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05.07.2011 19:20    Comments: 0    Categories: Fiction Elements  Fiction Writing  Writing Craft  Writing Tips      Tags: crawford kilian  show and tell  

Novice writers (and some professionals) often fall into the trap of “expositing” information instead of presenting it dramatically. Sometimes exposition is inevitable, or even desirable. Lloyd Abbey, in his brilliant SF novel The Last Whales, gives us exactly one line of human dialogue; his characters, all being whales, can't speak to one another, so the narrator must tell us what they think and do. Gabriel Garca Marquez can also write superb exposition for page after page.

Most of us ordinary mortals, however, need to dramatize our characters and their feelings. Otherwise our readers will tire of our editorials.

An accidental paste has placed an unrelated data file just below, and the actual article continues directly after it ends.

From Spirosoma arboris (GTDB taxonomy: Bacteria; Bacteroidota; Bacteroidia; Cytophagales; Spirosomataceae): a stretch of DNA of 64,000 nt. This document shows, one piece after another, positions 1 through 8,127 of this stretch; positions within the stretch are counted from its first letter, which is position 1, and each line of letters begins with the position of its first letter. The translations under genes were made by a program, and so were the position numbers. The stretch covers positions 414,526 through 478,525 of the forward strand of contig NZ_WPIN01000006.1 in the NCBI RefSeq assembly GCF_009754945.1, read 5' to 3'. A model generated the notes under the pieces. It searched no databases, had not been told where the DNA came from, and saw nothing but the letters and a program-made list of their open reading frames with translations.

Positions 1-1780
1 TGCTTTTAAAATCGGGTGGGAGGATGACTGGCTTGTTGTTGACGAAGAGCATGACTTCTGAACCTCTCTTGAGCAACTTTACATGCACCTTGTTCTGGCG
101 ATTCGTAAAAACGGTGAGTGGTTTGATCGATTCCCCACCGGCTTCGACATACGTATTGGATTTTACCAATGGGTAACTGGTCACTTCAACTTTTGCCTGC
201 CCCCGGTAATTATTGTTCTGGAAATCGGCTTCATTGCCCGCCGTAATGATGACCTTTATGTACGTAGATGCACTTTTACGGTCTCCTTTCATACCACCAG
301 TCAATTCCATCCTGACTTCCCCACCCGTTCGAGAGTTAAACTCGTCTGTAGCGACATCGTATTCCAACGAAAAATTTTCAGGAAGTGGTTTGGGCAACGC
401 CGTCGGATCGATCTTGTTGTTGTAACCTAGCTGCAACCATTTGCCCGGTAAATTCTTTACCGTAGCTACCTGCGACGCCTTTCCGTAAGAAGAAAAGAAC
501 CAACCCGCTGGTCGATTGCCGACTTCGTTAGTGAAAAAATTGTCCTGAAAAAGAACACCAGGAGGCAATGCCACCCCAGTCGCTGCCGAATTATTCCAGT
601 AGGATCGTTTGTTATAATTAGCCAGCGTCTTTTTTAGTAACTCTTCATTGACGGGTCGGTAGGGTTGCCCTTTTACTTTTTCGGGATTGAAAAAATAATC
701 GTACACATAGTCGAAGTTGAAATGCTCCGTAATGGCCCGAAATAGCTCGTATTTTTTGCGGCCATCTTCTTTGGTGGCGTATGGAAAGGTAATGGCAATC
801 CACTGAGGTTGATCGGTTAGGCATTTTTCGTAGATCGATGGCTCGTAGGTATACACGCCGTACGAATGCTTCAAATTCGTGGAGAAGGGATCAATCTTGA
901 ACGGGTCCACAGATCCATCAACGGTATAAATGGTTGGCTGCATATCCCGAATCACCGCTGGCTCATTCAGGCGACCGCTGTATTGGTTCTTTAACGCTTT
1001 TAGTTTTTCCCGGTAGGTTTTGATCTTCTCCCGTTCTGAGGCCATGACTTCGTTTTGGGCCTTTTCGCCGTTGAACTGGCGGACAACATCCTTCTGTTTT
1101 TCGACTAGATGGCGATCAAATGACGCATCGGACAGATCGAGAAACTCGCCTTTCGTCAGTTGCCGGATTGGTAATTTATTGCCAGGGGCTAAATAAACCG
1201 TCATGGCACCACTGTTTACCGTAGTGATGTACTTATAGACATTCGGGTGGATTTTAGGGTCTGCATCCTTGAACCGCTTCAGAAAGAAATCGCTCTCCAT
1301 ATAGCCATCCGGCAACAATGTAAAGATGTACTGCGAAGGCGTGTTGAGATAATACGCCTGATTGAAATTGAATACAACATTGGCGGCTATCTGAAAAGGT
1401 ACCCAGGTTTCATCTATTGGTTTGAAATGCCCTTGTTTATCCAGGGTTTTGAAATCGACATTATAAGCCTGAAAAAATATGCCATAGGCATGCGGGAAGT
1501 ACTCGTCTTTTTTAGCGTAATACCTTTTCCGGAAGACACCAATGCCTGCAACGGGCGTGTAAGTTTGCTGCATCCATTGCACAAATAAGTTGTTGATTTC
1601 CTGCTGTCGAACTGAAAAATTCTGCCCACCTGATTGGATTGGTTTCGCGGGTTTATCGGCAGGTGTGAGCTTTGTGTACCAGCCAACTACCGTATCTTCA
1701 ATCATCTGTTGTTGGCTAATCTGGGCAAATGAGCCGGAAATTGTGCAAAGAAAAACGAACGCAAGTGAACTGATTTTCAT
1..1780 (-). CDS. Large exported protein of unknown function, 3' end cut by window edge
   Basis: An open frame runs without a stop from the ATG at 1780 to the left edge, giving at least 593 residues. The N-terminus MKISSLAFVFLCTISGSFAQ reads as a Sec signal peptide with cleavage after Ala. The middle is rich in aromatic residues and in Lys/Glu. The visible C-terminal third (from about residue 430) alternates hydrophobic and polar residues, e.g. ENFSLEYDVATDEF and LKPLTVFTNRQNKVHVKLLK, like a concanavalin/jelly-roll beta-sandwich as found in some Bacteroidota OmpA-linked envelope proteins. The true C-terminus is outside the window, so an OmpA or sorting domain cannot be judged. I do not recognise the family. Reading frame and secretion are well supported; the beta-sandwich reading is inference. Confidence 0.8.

Consider the following expository and dramatic passages. Which more adequately conveys what the author is trying to show to the reader?



Vanessa was a tall woman of 34 with shoulder-length red hair and a pale complexion. She often lost her temper; when she did, her fair skin turned a deep pink, and she often swore. She was full of energy, and became impatient at even the slightest delay or impediment to her plans. Marshall, her chief assistant, was a balding, mild-mannered, nervous man of 54 who was often afraid of her. He was also annoyed with himself for letting her boss him around.

------------------------------